Agrobioterrorism

@article{Roberge2019Agrobioterrorism,
  title={Agrobioterrorism},
  author={Lawrence F. Roberge},
  journal={Defense Against Biological Attacks},
  year={2019}
}

References

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TLDR
In the EU project AniBioThreat, early warning is the main topic in work package 3 (WP 3), and a strategy has been generated based on an iterative approach to bring law enforcement agencies and human and animal health institutes together.
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TLDR
Early detection systems have recently been developed for agro terrorism and deliberate spread of animal pathogens in livestock, including an agroterrorism intelligence cycle, syndromic surveillance programs, and computer-based clinical decision support systems that can be used for early detection of notifiable animal diseases.
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TLDR
This review provides an overview of methods to prevent livestock-targeted bioterrorism and respond to terrorism involving the deliberate introduction of a pathogen-targeting livestock and poultry.
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TLDR
The potential spectrum of bioterrorism ranges from isolated acts against individuals by individuals to tactical and strategic military attacks and state‐sponsored international terrorism intended to cause mass casualties in animals, humans or both are described.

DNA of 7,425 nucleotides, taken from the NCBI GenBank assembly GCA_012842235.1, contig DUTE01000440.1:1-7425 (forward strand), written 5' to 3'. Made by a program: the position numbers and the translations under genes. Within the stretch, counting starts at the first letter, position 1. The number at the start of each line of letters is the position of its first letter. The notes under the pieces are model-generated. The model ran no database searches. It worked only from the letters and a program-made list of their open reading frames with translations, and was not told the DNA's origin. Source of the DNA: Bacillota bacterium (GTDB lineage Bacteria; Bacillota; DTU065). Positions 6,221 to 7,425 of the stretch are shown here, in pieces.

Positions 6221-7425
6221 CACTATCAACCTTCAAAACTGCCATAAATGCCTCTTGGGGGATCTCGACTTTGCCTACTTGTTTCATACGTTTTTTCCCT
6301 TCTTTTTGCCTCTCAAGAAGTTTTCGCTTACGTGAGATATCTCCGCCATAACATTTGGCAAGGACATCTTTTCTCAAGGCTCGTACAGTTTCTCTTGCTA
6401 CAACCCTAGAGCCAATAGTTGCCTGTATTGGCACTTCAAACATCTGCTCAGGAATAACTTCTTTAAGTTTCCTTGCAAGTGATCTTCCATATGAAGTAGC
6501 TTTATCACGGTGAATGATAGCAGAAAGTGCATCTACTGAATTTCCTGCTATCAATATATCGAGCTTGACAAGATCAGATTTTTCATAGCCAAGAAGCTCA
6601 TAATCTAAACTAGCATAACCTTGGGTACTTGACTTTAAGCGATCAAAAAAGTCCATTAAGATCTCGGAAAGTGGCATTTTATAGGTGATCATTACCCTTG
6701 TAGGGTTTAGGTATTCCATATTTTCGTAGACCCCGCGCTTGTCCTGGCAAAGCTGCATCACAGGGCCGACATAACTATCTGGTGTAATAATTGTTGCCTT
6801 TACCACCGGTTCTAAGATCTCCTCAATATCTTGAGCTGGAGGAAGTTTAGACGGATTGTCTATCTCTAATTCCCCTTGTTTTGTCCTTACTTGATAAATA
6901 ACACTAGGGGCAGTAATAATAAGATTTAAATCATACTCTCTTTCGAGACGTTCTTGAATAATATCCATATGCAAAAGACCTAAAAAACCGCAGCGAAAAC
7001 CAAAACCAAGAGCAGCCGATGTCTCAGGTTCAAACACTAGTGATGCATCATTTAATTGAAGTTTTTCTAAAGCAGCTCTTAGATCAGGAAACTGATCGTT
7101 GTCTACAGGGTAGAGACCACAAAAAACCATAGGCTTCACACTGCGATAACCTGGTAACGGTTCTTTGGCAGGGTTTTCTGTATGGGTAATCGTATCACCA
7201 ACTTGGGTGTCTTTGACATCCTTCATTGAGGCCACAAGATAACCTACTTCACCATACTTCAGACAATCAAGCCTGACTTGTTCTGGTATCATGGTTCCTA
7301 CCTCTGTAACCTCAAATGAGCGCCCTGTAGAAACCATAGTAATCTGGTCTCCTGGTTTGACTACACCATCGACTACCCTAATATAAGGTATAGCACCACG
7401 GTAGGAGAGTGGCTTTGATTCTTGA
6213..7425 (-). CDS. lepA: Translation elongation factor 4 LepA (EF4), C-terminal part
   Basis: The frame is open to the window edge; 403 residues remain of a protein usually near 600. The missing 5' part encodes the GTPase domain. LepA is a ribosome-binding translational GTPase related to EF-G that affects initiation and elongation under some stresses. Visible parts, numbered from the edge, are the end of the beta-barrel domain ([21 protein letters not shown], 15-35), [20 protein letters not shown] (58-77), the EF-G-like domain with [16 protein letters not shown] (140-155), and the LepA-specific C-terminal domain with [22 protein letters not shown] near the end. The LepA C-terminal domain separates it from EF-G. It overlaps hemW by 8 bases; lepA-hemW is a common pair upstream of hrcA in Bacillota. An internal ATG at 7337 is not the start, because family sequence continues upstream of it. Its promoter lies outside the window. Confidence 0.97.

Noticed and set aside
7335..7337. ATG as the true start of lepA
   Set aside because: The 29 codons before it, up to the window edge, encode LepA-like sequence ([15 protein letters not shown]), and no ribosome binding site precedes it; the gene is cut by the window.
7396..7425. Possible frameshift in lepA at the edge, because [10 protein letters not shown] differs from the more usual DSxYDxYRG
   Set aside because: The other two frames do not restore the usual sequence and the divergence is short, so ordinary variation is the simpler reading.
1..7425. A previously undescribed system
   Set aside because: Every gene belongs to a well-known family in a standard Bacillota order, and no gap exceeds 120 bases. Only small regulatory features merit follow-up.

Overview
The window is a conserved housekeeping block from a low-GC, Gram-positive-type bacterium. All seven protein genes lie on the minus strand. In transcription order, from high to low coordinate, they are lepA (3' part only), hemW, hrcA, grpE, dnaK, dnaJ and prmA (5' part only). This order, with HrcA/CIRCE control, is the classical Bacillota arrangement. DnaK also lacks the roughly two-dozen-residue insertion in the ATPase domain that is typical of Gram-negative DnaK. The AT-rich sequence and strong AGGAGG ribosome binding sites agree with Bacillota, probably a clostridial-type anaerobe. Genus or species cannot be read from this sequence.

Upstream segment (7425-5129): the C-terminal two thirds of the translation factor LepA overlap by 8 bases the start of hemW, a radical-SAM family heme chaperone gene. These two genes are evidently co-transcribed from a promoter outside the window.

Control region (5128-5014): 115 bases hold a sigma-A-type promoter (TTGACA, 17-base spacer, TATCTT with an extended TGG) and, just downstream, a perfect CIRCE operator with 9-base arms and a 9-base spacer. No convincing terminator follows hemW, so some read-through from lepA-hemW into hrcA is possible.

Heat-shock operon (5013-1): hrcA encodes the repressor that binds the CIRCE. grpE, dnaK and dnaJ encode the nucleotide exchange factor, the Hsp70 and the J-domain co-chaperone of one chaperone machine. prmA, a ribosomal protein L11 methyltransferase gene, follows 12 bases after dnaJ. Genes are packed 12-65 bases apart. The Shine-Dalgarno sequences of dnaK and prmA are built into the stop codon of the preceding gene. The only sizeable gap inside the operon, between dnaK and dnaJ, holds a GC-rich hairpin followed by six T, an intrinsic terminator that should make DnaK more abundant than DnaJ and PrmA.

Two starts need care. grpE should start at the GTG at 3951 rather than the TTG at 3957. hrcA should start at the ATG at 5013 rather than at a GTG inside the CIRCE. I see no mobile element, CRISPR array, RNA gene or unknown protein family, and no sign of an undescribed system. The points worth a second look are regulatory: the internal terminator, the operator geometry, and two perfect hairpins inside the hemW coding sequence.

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TLDR
The use of biological weapons that may be used to target livestock or poultry rather than agricultural inputs or equipment is addressed and the common priority disease agents that might be used in an agroterrorist attack and that are attractive to terrorists are outlined.
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TLDR
By applying biotraceability, the response phase during a bioterrorism event may be shortened and is facilitated for tracing the origin of biological agent contamination.
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TLDR
The results of the review are consistent with the hypothesis that more resources, education, and training opportunities should be available to responders as well as to producers, importers and shippers, international travelers, and the general public.
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TLDR
Training of veterinary students worldwide needs to face the new challenges posed by emerging infections, both from wildlife and domestic animals, as well as risks from bio/agroterrorism.
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